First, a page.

This blog post, 12 Fundamentals Of Writing “The Other” (And The Self), by Daniel José Older is timely.
Almost all of my stories are at least partially about people not like me. As an anthropologist I worry a lot about cultural appropriation and how to avoid it, but I still have moments of fear. I ALWAYS assume that I suck (see #2 on his list) at writing/understanding the other, but it is still a risk and so I enjoyed reading this post a hell of a lot.
I especially liked this one:
“7. Ritual ≠ spectacle.
I recently edited Long Hidden, an anthology of speculative fiction from the margins of history. My co-editor Rose Fox and I received a number of submissions that had no speculative element at all but featured non-Christian ceremonies. Other people’s cultures/beliefs are not fantasy. It’s one thing if a demigod or spirit is out walking around, interacting with the world, and even that walks a complex line, but to have people simply celebrating their beliefs be a “fantastical” element is racist cultural imperialism.”
My academic specialization focused on religion and, over time, I came to believe very strongly that ritual and religious belief is something that should always be held in respect (barring abusive beliefs, etc). I’m not Catholic, but I would never feel comfortable doing what PZ Myer did to a communion wafer. I don’t believe the cracker is actually the body of Christ, but some people do. In my opinion, religious belief is, for many people, a central, emotional, visceral, authentic part of who they are. Religious experiences aren’t just something fabricated, they are deeply felt and genuinely important. Which is why I always cringe when I see depictions of non-Western ritual as some kind of cool, weird entertainment.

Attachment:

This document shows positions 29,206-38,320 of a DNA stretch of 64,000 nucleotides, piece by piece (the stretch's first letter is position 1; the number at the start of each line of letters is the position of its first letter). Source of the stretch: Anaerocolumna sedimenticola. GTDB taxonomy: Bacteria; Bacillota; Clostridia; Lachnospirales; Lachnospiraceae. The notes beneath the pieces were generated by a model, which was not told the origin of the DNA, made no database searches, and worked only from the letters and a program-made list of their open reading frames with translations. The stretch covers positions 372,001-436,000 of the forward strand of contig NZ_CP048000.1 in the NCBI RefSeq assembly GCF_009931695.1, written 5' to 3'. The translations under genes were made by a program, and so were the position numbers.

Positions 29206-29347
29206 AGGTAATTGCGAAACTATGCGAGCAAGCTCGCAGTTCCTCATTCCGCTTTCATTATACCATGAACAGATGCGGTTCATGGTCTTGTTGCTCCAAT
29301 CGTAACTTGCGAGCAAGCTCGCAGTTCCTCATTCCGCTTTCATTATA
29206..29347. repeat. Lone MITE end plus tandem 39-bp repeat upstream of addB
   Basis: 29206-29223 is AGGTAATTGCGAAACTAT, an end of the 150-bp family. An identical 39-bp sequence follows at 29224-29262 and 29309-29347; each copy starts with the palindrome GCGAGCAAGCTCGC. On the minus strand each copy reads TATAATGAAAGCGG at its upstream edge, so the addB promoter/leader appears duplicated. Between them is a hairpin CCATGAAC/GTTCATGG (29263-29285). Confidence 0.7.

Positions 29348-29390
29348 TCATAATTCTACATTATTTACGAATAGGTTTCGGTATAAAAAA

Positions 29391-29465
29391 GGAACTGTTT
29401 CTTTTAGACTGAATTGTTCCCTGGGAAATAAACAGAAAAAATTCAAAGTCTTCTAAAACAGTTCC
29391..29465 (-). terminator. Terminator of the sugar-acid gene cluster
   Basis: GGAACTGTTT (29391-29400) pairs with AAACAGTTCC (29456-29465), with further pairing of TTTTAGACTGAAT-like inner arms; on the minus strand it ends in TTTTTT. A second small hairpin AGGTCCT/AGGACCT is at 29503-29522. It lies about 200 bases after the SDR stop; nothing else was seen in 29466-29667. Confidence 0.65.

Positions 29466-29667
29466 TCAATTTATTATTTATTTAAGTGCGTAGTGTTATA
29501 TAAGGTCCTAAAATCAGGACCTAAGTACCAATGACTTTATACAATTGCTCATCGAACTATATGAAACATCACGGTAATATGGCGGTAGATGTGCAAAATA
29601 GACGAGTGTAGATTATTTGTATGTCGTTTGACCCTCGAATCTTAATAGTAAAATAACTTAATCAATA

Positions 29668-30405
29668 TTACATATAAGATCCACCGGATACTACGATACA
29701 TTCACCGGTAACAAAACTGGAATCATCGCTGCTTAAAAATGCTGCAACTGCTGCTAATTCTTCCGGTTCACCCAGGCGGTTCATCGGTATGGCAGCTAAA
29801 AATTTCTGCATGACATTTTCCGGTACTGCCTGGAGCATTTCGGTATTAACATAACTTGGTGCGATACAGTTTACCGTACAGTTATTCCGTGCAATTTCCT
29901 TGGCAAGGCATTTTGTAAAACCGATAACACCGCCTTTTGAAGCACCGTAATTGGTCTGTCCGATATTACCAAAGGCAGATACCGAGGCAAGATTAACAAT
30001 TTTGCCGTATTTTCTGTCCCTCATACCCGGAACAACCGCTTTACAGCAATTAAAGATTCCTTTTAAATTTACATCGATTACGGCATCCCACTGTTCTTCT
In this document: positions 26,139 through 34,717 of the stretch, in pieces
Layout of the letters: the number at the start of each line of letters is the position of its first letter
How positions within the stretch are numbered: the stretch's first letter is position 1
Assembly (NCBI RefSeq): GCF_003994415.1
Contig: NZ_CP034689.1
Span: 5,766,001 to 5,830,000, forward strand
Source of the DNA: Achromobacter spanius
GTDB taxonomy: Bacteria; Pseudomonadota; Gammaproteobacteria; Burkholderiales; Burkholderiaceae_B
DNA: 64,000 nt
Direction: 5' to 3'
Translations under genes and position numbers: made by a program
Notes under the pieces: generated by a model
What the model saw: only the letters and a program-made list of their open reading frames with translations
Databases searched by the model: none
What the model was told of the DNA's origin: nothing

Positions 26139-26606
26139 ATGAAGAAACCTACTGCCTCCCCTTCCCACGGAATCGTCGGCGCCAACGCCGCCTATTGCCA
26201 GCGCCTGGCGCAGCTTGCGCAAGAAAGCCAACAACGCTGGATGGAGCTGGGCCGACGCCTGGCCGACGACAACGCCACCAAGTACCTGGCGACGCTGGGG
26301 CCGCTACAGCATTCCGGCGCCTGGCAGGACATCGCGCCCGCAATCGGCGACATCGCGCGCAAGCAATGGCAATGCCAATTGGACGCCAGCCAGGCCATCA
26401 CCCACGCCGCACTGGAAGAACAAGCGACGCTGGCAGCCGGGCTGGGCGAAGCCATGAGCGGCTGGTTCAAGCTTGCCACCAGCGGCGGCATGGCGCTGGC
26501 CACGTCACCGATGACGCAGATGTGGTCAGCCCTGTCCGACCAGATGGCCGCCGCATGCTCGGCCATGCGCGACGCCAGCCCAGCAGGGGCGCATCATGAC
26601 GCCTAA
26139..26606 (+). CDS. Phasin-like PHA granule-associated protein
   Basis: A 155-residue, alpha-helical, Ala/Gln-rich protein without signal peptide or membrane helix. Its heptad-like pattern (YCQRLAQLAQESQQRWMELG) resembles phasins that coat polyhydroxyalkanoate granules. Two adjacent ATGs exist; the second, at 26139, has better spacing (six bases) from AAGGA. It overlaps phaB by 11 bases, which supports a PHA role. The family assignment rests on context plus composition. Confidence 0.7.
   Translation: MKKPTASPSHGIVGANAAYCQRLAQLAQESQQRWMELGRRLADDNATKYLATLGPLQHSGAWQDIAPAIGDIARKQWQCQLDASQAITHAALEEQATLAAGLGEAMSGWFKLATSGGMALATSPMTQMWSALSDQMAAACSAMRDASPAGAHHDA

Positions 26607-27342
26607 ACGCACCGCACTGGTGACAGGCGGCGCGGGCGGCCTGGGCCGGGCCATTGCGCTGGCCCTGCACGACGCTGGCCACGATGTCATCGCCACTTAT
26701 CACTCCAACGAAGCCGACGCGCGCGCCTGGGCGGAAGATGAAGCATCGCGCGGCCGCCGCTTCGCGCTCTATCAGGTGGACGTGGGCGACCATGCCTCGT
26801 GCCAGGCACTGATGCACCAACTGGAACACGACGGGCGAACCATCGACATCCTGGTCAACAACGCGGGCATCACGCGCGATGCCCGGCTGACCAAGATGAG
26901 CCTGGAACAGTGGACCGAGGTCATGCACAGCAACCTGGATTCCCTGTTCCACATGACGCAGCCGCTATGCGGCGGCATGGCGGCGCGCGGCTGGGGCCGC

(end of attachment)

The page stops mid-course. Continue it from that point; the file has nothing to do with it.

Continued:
Ritual does a lot of important things (helps individuals genuinely feel part of a group, verify and vivify their belief systems, etc) and so I always hesitate to represent ritual of the “other.” However, in the book I’ve just finished I do depict a few Maya rituals, and so I’m very glad to see this post from Daniel José Older, because it reminded me to always be thinking about these things.